Friday Five

I have never done this before, but has inspired me:

1. Are you named after anyone? If so, explain.

Yes. There were a large number of Nicholases in the Whyte family tree, going back to Sir Nicholas Whyte/White, an Irish judge in the reign of Queen Elizabeth I, who died while a prisoner in the Tower of London.

2. Do you have your children’s names picked out already? If so, is there any significance?

B’s name was chosen originally because it was original, and Irish, and we didn’t actually know anyone with that name. – who has almost certainly forgotten this – convinced me retrospectively that we had named her in honour of a 14th-century Swedish saint who famously moved to Rome to try and improve the moral behaviour of the Pope.

F was also chosen as an Irish name, and because we didn’t know anyone else with that name, but this time there was a deliberate reference to an eighth century Irish saint, a bishop of Salzburg, who famously believed that the world was round.

U was named after a favourite aunt, who died in 1998. My aunt, oddly enough, had been named after the wife of an earlier Nicholas Whyte (not the Elizabethan judge, but his grandson).

3. If you were born a member of the opposite sex what would your name have been?

Don’t know.

4. If you could re-name yourself what name would you pick and why?

I have occasionally toyed with rechristening myself with my middle name, which is Henry, but it doesn’t really work. I think I would choose something unabbreviatable and difficult to mis-spell (see next question).

5. Are there any mispronunciations/typos that people do with your name constantly?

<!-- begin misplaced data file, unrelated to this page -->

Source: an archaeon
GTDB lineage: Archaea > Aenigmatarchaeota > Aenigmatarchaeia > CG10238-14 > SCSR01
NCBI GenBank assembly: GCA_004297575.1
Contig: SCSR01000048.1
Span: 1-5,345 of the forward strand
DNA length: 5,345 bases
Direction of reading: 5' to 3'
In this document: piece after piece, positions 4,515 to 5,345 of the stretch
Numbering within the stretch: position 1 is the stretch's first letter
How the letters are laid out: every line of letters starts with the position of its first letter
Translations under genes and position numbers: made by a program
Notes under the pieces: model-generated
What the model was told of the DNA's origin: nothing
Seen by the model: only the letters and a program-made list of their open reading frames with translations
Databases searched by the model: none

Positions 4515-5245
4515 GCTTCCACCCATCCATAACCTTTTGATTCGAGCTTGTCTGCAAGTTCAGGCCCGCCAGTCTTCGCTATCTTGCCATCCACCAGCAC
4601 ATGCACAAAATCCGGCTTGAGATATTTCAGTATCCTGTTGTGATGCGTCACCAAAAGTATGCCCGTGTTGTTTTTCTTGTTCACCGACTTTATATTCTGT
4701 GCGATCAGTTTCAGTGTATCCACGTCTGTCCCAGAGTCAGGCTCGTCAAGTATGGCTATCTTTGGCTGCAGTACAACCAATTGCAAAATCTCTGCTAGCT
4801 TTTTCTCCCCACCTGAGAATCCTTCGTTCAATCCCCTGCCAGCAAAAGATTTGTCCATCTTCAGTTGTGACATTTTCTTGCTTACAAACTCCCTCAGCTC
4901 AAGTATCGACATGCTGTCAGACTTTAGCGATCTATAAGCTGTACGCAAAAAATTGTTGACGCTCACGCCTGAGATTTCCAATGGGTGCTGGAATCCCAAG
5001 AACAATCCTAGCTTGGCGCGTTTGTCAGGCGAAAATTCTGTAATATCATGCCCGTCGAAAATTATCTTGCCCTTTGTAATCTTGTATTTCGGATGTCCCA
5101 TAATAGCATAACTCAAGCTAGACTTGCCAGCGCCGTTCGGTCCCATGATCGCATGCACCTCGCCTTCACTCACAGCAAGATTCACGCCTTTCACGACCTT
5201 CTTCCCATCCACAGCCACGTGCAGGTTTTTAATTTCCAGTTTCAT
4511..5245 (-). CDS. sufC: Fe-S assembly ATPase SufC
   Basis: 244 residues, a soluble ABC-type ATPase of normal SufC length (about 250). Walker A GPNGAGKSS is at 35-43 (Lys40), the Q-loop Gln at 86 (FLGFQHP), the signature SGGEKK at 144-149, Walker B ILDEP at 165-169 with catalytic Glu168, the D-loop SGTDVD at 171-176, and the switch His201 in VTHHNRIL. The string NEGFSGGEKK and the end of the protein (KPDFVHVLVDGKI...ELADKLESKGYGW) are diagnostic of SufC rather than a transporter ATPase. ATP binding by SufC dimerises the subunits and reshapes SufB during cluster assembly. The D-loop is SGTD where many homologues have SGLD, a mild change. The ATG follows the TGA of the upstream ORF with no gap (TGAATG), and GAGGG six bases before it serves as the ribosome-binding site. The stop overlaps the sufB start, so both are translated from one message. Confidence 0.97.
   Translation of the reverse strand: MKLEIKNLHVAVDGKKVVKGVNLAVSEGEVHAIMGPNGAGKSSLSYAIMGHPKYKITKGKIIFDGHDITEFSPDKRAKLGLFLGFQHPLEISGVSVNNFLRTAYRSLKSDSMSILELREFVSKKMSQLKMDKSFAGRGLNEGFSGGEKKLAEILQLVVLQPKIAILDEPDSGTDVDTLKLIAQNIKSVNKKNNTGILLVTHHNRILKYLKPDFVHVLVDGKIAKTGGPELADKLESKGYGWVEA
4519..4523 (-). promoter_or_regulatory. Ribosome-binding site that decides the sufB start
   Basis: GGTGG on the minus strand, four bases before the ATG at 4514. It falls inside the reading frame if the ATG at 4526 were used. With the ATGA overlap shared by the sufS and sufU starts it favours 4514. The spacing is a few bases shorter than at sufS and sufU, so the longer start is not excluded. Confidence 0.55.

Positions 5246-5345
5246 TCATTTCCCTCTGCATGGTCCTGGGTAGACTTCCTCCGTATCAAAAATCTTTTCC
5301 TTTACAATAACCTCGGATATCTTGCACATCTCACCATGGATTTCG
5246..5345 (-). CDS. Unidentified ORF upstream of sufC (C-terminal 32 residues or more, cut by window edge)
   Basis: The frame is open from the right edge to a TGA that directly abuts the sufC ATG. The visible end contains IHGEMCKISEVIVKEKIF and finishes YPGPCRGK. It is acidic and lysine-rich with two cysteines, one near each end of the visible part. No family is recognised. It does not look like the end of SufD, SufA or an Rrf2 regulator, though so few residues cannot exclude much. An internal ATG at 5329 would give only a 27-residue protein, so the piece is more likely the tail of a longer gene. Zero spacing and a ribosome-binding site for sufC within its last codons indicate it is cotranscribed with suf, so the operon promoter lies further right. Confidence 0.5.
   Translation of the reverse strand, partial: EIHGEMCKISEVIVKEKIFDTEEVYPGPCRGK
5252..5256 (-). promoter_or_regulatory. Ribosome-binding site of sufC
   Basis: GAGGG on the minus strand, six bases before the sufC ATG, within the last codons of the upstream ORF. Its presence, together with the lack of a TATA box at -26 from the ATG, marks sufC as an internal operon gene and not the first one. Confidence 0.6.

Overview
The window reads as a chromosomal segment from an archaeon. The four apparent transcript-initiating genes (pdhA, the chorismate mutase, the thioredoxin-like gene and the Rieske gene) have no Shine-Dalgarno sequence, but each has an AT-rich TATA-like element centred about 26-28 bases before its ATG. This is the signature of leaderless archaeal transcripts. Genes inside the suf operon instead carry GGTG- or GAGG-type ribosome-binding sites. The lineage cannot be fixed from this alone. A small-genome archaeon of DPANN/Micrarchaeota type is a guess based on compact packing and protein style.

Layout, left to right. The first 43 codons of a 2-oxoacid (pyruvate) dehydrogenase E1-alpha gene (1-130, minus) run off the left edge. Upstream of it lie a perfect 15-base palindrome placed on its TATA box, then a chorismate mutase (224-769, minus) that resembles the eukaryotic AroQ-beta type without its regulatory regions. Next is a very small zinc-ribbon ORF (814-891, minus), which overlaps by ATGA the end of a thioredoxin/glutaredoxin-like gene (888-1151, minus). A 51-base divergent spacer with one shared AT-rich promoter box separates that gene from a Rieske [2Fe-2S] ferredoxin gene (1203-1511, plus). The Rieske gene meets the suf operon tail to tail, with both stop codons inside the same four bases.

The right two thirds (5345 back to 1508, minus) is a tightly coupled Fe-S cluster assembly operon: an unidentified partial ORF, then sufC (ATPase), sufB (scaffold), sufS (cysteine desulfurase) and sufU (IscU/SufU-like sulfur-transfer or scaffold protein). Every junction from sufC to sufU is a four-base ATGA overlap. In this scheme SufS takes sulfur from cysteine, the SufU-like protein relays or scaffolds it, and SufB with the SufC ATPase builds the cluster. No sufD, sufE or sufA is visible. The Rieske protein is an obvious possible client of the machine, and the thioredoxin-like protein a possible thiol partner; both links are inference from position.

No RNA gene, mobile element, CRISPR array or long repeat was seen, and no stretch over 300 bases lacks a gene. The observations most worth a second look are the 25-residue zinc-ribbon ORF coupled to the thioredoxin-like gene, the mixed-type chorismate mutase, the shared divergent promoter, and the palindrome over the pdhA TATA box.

Absolutely. People call me “Nick” even though I always introduce myself and refer to mjyself as “Nicholas”; in writing, the “h” disappears from my first name, the “y” turns to “i” in my surname, occasionally if I’m spelling it down the phone to someone who is only half listening the “h” disappears from my surname as well. And because I work in a slightly multi-alphabet environment, my surname can be either Γουάιτ or Ουάιτ in Greek, and in Cyrillic it can be Уайт (Russian) or Вајт (Balkan). And I’ve seen an Albanian interview where I was “Nikolas Uajt” – even though it is theoretically the same alphabet.

Still, it could be worse. At least I’m not like the guy from “The Hunting of the Snark”, who had “wholly forgotten his name”:

He would answer to “Hi!” or to any loud cry,
Such as “Fry me!” or “Fritter my wig!”
To “What-you-may-call-um!” or “What-was-his-name!”
But especially “Thing-um-a jig!”

One thought on “Friday Five

  1. If you think I’m making this up, check the stats on average annual vacation days by country:

    Finland: 44

    Hmm. Maybe I should move to Finland instead of Sweden.

Comments are closed.